Lesson from (overblown) Maclaren stroller recall: Don't put your fingers in the hinge
Over the past decade, a dozen children have gotten their fingertips amputated after putting them in a stroller's hinge as it was being opened or closed. On Monday, Maclaren voluntarily recalled one million strollers, saying parents should immediately stop using them until they obtain a free hinge cover from the company. The Consumer Product Safety Commission offered the same warning, and they're now looking into other stroller brands as well.
While I understand that it would be awful for this to happen to your child, and I think it's great that they're offering a retrofit that makes the hinge safer, I'm going to say it: I think this story is overblown.
As a parent, I would expect something really bad to happen if my child put a hand anywhere near the stroller hinge as I'm opening or closing it. If one of their fingertips had been amputated — God forbid — I certainly wouldn't think it's the company's fault. That hinge is meant to be strong. Little fingers are not. It's called an accident, not a product defect.
But parents everywhere are now being quoted as saying they won't use their stroller until they get the replacement part, while others are saying they're so mad, they won't support Maclaren anymore, period.
And, according to the New York Times, in the Brooklyn neighborhood of Park Slope — center of the helicopter parenting universe — even parents who feel it's safe to keep using their Maclaren stroller say they won't, for fear of being labeled a "bad parent."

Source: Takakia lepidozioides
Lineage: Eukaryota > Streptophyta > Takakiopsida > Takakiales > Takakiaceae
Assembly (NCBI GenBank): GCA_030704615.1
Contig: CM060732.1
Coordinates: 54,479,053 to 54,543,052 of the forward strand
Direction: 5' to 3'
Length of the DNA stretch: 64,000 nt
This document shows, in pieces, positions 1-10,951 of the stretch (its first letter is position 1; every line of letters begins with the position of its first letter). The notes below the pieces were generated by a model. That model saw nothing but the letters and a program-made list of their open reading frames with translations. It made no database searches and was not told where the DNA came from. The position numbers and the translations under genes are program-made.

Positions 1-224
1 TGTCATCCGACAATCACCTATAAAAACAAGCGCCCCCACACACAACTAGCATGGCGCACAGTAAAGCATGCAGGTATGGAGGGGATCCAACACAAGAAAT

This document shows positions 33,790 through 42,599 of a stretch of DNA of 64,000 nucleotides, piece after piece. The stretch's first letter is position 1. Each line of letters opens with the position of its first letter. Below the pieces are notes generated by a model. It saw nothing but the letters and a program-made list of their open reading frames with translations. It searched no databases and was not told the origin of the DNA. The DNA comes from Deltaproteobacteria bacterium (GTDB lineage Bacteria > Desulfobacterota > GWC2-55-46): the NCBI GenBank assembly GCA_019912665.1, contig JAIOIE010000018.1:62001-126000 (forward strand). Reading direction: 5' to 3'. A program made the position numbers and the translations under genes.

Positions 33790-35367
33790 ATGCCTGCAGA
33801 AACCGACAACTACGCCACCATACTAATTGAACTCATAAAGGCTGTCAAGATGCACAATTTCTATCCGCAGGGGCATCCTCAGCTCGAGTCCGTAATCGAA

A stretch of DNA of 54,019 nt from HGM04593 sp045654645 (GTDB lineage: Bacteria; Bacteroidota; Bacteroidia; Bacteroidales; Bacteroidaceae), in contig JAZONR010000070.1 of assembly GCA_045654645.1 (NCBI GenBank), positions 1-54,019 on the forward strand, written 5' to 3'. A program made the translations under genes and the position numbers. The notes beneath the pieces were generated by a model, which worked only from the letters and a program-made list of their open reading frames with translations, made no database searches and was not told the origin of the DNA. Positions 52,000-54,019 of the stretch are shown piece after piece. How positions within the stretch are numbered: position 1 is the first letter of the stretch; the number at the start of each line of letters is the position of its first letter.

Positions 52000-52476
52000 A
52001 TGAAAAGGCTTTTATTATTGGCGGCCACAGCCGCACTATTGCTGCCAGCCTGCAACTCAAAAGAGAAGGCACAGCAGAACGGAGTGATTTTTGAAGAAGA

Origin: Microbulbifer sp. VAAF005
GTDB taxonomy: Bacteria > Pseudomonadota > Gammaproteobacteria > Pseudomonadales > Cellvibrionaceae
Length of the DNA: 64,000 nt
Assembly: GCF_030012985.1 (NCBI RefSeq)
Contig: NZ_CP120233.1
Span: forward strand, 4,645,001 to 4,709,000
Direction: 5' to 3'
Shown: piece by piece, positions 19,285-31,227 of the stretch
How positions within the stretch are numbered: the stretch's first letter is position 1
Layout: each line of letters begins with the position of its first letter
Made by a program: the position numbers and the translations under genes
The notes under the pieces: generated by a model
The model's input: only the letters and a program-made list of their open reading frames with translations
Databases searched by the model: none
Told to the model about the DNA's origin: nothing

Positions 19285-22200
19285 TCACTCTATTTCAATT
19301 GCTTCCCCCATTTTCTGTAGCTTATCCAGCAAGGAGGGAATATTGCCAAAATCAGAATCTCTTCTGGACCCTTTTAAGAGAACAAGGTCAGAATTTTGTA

I think it's telling that in the UK, where Maclaren is headquartered, the company isn't issuing a recall or even offering to sell the hinge cover to customers — despite one official report of an injury occurring there. After consulting with trading standards officials, they determined that risk of injury is non-existent when the strollers are used correctly.
Maclaren said in a statement: "As further reassurance we have updated our operating instructions and placed a warning label on the buggy to ensure that customers take care and keep children away from the buggy when it is being folded or unfolded.Â
"Our advice is that consumers should take the same level of caution and care as when opening or closing a car door or any other moving part that can be found in many other baby and toddler products."
This Q & A in the Guardian alludes to the fact that we're just a little crazy here in the U.S.:
Why are the products being recalled in the US and not the UK?
A spokeswoman for Maclaren says: "The US is considered a different market with different requirements", but would not comment further on why the two markets were being treated so differently. Maclaren's spokeswoman says the buggies "exceeded European standards, which are higher than those in the US."
Let's call it what it is: different market = litigious market. Instead of telling parents to use common sense and keep their kids' fingers away from the hinges, we had to have a massive recall and a lot of mass hysteria.
I think it's great that they're offering the hinge covers, but I also think the advice about not using the stroller until you get the covers is based purely on the threat of litigation.
Lawyers are already being solicited on ClassActionWorld.com. Anyone want to wager on how long before someone files a lawsuit?
Jen Eyer is on the Community Team at AnnArbor.com. She can be reached at 734-623-2577 or firstname.lastname@example.org, or you can visit her at 301 East Liberty. "Save My Sanity" is an occasional feature looking at "scare" stories in the media.